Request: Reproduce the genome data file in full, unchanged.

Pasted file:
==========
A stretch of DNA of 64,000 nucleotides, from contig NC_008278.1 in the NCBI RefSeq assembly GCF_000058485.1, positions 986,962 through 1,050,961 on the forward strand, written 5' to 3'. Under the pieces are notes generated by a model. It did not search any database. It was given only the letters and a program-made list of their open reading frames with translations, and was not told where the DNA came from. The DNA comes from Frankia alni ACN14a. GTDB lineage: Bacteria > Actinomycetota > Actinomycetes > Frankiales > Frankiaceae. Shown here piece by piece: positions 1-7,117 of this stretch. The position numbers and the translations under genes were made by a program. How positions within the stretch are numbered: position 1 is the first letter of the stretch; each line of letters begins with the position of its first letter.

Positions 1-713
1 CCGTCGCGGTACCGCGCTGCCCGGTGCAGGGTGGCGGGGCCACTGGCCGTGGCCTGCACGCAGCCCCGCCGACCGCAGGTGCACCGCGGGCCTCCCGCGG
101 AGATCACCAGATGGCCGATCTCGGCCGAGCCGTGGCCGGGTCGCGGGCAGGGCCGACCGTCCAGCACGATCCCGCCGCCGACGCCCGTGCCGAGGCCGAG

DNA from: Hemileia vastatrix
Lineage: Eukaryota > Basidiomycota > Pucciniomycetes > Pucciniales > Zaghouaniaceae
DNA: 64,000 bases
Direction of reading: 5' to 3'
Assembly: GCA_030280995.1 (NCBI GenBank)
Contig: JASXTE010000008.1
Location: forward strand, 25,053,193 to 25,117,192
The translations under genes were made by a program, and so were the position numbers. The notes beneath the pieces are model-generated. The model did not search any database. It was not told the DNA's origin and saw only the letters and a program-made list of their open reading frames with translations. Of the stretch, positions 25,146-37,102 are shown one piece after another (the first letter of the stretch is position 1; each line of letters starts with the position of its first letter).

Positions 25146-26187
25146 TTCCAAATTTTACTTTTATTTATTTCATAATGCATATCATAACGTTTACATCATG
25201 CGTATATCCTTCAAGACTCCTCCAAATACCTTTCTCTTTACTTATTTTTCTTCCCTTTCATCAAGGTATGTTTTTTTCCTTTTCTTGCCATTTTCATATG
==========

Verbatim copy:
A stretch of DNA of 64,000 nucleotides, from contig NC_008278.1 in the NCBI RefSeq assembly GCF_000058485.1, positions 986,962 through 1,050,961 on the forward strand, written 5' to 3'. Under the pieces are notes generated by a model. It did not search any database. It was given only the letters and a program-made list of their open reading frames with translations, and was not told where the DNA came from. The DNA comes from Frankia alni ACN14a. GTDB lineage: Bacteria > Actinomycetota > Actinomycetes > Frankiales > Frankiaceae. Shown here piece by piece: positions 1-7,117 of this stretch. The position numbers and the translations under genes were made by a program. How positions within the stretch are numbered: position 1 is the first letter of the stretch; each line of letters begins with the position of its first letter.

Positions 1-713
1 CCGTCGCGGTACCGCGCTGCCCGGTGCAGGGTGGCGGGGCCACTGGCCGTGGCCTGCACGCAGCCCCGCCGACCGCAGGTGCACCGCGGGCCTCCCGCGG
101 AGATCACCAGATGGCCGATCTCGGCCGAGCCGTGGCCGGGTCGCGGGCAGGGCCGACCGTCCAGCACGATCCCGCCGCCGACGCCCGTGCCGAGGCCGAG

DNA from: Hemileia vastatrix
Lineage: Eukaryota > Basidiomycota > Pucciniomycetes > Pucciniales > Zaghouaniaceae
DNA: 64,000 bases
Direction of reading: 5' to 3'
Assembly: GCA_030280995.1 (NCBI GenBank)
Contig: JASXTE010000008.1
Location: forward strand, 25,053,193 to 25,117,192
The translations under genes were made by a program, and so were the position numbers. The notes beneath the pieces are model-generated. The model did not search any database. It was not told the DNA's origin and saw only the letters and a program-made list of their open reading frames with translations. Of the stretch, positions 25,146-37,102 are shown one piece after another (the first letter of the stretch is position 1; each line of letters starts with the position of its first letter).

Positions 25146-26187
25146 TTCCAAATTTTACTTTTATTTATTTCATAATGCATATCATAACGTTTACATCATG
25201 CGTATATCCTTCAAGACTCCTCCAAATACCTTTCTCTTTACTTATTTTTCTTCCCTTTCATCAAGGTATGTTTTTTTCCTTTTCTTGCCATTTTCATATG